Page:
So… a few months ago, I was asked to help take care of a young patient who was admitted with a horrible leg infection. This patient was well over 500 pounds heavy and had a sore on one leg which was unbelievably foul smelling. I made the recommendations for antibiotic therapy and gave the patient general advice about preventing recurrence of such infections. Not surprisingly, the main concern of the patient was the fact that they were told that there were maggots in the wound on arrival at the hospital. The question was, how could that have happened?!
Maggot or larva infestation of wounds, also known as myiasis, is actually a problem that may be seen right here in the United States. I admit that I once believed, and I think many people do believe, that this is a problem of the tropics – the Caribbean, Africa, Asia, etc. But I’ve had a few cases right here in the US. In New York and New Jersey, the cases I saw were usually homeless people, but working in the warm South, the couple cases I have seen this year were regular people except that they were morbidly obese (weighing over 300 pounds) with oozing leg wounds from severe swelling. Because of hygiene issues, there is a strong smell which is exactly what flies like. The flies lay their eggs in the wound. The patient doesn’t bathe or at least not properly because their size prevents them from reaching their legs. The eggs then hatch into larvae which feed on dead tissue in the bed of the wound. (There are other types of myiasis in tropical regions like Africa and Asia where the larvae from a particular type of fly imbeds under the skin forming painful swellings.)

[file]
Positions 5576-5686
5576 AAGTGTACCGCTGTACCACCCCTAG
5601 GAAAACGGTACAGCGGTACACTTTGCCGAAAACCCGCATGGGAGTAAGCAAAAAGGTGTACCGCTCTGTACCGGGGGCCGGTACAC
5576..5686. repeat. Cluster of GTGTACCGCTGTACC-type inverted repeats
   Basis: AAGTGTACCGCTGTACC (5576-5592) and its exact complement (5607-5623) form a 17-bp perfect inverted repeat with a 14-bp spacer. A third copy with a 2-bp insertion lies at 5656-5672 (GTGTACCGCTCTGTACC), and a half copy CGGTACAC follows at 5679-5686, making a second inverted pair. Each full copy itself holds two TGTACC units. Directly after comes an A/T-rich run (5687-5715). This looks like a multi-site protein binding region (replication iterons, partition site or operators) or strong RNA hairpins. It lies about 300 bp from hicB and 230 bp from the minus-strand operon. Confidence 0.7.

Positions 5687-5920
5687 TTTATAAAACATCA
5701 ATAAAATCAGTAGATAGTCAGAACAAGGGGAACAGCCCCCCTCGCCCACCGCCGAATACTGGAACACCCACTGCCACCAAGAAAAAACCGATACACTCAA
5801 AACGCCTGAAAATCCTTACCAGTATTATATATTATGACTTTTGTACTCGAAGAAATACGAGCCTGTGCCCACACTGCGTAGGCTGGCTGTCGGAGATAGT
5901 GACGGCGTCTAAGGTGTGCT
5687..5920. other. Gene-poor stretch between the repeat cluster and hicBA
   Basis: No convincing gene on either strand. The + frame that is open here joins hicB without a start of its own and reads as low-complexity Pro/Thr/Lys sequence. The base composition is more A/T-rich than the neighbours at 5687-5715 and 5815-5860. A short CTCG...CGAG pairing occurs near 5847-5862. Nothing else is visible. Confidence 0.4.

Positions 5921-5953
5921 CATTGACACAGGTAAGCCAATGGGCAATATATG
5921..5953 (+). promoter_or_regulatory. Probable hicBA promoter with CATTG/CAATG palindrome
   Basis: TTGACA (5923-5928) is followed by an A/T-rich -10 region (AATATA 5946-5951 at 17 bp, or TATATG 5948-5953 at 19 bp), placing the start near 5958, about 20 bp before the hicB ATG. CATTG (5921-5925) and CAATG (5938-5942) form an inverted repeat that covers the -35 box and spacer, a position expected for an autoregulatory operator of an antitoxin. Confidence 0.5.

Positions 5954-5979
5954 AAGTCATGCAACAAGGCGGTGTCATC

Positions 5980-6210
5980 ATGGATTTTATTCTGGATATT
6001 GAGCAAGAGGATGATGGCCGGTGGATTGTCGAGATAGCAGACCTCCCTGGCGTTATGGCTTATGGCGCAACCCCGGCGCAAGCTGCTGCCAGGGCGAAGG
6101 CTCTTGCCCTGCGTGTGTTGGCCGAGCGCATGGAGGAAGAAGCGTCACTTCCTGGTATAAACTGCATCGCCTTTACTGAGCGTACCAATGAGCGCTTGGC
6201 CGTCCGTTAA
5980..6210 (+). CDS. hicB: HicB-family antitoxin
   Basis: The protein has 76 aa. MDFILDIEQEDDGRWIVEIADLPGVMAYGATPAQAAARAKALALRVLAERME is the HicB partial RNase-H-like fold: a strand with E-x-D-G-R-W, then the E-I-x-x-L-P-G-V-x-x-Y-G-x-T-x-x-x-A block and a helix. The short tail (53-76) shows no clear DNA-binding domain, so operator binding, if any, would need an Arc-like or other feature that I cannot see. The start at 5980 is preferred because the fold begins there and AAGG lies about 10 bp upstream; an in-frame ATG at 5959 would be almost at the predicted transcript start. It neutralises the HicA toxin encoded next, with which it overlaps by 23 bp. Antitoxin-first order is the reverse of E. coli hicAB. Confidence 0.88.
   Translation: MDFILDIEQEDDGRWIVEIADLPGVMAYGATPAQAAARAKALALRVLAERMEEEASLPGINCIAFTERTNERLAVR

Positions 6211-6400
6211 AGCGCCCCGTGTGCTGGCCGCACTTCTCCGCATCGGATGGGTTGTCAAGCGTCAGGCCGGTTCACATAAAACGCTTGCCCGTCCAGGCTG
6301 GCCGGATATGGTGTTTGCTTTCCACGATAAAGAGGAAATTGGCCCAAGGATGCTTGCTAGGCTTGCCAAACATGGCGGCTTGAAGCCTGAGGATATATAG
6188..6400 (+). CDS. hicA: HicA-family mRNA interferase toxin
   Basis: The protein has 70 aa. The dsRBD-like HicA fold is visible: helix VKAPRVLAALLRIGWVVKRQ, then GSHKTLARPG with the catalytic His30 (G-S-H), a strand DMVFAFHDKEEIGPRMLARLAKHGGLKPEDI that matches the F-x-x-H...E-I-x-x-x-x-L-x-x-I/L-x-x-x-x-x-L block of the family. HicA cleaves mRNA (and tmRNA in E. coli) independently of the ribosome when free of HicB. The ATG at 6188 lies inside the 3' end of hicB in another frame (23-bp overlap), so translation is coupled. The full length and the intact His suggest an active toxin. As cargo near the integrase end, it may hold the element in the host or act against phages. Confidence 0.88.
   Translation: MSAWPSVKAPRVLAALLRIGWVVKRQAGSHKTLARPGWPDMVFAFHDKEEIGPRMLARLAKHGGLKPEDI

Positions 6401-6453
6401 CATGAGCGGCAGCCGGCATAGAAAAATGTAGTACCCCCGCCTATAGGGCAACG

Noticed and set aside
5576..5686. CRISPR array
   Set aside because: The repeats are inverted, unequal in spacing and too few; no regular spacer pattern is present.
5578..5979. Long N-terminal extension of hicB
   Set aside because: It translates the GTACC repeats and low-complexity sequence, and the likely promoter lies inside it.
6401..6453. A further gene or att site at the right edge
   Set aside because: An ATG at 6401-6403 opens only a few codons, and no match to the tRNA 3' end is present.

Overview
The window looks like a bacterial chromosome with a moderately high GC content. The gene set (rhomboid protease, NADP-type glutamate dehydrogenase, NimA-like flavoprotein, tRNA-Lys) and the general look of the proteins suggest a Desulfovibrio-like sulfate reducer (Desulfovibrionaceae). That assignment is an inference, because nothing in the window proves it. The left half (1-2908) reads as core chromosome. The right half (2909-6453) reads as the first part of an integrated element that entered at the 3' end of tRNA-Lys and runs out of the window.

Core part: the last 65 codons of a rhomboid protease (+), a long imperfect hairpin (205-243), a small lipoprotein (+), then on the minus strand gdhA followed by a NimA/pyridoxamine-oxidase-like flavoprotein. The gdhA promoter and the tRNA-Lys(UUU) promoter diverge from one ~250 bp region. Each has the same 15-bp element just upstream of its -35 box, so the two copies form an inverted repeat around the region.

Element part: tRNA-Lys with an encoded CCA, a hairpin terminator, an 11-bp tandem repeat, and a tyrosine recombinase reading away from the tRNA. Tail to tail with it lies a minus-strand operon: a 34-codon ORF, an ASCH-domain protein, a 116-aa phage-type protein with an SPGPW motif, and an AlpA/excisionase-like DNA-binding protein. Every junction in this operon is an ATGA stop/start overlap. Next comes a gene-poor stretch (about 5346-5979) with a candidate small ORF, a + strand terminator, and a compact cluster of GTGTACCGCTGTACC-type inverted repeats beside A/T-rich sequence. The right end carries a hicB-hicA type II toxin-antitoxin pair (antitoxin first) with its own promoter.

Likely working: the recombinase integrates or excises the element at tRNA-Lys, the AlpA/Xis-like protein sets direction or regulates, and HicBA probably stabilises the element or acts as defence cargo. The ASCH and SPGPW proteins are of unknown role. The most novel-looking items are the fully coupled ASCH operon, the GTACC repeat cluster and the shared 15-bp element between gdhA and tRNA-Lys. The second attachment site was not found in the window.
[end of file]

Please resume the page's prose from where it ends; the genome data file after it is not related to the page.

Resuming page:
Now, as gross as this all sounds, maggots are sometimes deliberately applied to wounds. In fact this is an ancient treatment from centuries ago before we had antibiotics, but it is still used today in monitored settings. The maggots can be applied to just about any necrotic (rotting) wound such as bed sores and diabetic foot ulcers. These “medicinal” maggots are produced specially in labs so that they are free of contamination with germs. To my knowledge, this is not a popular treatment in the developed world. However, with the extent of antibiotic resistance that we are seeing these days, unless new antibiotics are turned out over the coming years, we may see resurgence of some of these ancient therapies.
For now, most of us would prefer not to have maggots in our wounds. How does one prevent unwanted maggot infestation? Keep any open wounds covered, especially if planning to sit around outside for prolonged periods, and pay attention to the legs and feet when bathing. If unable to reach the legs/feet, get a detachable shower head or a body brush with an extended handle to thoroughly wash potentially affected areas.